Local police in Ontario are being invited to start sending out mobile alerts to warn residents about emergencies, such as active shooters.
The Globe and Mail obtained a memo from the Ministry of the Solicitor-General that informs local police chiefs about how they can begin issuing “public safety (policing) emergency alerts” when facing severe threats.
The memo outlines that police forces will be able to use the alerting systems if they “believe a public safety emergency alert would have a direct impact on saving lives.”
It outlines that alert messages sent to phones can’t be longer than 600 letters, and that they should inform people about where the threat is and what they can do to stay safe.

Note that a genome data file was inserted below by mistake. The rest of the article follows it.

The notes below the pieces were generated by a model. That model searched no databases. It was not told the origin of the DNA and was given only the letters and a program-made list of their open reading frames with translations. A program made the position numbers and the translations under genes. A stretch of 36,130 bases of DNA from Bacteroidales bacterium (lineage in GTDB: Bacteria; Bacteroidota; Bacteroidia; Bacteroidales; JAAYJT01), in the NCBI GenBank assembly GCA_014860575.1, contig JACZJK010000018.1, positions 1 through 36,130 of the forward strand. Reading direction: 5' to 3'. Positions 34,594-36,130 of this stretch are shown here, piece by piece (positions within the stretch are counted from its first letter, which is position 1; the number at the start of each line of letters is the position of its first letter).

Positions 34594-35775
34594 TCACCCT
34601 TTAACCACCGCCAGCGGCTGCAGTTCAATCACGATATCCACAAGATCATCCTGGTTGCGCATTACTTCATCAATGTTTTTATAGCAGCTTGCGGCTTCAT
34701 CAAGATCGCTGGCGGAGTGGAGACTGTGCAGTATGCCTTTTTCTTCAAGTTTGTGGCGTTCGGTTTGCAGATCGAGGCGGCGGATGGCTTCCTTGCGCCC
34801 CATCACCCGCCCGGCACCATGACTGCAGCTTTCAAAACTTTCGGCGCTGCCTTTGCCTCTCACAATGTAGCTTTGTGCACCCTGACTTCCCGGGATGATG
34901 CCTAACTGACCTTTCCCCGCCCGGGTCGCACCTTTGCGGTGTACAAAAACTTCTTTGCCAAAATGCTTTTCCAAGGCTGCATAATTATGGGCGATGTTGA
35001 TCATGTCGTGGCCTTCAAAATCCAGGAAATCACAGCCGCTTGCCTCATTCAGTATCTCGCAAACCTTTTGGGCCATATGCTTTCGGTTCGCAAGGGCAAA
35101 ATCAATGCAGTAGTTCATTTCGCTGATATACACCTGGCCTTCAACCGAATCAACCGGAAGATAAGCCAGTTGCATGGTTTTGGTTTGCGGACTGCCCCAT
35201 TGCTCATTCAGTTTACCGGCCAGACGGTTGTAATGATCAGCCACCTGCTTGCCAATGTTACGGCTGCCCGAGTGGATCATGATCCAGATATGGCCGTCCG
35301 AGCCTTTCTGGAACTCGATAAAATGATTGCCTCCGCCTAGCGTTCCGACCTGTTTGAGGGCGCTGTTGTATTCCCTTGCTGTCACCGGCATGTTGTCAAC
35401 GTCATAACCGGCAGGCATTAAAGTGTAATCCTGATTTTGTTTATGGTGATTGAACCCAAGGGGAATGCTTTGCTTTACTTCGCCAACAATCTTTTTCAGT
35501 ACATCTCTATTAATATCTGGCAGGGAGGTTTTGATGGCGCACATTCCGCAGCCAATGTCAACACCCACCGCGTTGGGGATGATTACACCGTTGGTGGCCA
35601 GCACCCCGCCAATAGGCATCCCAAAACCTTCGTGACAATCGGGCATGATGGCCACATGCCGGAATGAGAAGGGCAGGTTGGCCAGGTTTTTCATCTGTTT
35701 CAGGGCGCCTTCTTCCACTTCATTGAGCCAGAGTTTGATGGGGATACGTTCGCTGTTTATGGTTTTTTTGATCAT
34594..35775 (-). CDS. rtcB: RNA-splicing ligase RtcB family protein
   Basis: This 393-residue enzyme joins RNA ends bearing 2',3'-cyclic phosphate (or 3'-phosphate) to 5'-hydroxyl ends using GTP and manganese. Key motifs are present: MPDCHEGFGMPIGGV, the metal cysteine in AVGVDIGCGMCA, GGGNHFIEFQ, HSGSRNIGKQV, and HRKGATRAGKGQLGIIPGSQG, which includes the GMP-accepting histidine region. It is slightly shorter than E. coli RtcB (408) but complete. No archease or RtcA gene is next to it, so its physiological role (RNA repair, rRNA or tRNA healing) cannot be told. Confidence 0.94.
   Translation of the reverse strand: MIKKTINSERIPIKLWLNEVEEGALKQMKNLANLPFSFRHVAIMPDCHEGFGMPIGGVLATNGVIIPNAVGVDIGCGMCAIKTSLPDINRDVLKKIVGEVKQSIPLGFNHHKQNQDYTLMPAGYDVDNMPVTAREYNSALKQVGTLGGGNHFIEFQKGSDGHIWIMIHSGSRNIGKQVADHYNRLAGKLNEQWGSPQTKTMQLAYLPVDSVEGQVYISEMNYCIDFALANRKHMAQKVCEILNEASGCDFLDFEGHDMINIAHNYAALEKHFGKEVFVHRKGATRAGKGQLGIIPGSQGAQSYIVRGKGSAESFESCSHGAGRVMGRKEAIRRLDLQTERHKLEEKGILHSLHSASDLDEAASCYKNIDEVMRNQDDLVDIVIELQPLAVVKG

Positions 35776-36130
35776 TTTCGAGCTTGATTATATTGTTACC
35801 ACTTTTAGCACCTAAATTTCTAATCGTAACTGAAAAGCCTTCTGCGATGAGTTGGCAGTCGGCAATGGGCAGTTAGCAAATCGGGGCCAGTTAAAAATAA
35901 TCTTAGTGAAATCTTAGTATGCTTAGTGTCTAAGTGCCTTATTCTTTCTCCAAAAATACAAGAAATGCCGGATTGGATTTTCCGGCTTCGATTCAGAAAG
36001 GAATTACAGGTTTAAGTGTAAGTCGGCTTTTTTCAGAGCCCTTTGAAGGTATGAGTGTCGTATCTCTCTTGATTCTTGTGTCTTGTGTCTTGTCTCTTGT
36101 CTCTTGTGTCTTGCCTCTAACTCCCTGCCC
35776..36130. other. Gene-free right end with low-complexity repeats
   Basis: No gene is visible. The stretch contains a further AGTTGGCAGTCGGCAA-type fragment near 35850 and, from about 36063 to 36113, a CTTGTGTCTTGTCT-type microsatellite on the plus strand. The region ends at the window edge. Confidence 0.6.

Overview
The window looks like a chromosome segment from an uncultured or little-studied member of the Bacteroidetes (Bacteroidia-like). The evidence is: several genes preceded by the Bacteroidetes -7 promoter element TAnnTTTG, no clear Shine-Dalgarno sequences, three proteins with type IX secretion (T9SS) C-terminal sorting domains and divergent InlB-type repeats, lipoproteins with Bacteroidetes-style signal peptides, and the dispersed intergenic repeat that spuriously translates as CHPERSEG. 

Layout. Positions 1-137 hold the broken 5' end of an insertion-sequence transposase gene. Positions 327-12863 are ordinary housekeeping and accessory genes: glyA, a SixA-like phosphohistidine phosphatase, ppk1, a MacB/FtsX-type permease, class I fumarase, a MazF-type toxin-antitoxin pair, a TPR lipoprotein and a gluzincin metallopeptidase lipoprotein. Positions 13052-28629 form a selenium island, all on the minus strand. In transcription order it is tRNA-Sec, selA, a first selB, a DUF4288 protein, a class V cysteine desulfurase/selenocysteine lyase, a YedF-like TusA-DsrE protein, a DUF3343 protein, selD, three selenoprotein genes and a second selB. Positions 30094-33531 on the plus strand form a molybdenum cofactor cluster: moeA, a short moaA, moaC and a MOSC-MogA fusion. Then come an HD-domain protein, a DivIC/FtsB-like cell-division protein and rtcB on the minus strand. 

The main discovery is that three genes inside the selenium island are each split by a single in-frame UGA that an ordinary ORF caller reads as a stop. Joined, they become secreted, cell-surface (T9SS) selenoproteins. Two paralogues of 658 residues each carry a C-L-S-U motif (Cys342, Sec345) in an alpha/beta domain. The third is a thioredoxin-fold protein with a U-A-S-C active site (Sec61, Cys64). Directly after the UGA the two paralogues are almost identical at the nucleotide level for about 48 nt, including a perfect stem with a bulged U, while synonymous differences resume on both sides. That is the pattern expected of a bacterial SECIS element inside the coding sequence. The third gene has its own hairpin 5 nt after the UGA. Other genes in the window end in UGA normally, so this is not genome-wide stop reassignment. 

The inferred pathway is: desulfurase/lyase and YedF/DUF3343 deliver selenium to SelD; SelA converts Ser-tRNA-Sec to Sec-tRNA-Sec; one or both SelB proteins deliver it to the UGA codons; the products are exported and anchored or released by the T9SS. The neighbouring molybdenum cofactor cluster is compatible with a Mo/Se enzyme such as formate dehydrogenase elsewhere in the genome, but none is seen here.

These memos are meant to be localized, and can be sent to a city, region or township. This is different from Ontario’s Amber Alerts, which are sent to millions of people across the entire province.
This comes after concerns following the tragedy in Nova Scotia where an armed individual killed 22 people, during which an mobile emergency alert was never sent out.
Authorities had created a mobile alert message but it was never issued due to confusion about how police were supposed to collaborate with the provincial public servants who send out the alerts. Police instead had to send out alerts through Twitter.
The new guidelines for the mobile emergency alerts aim to inform residents across Ontario about specific threats and other severe dangers.
Source: The Globe and Mail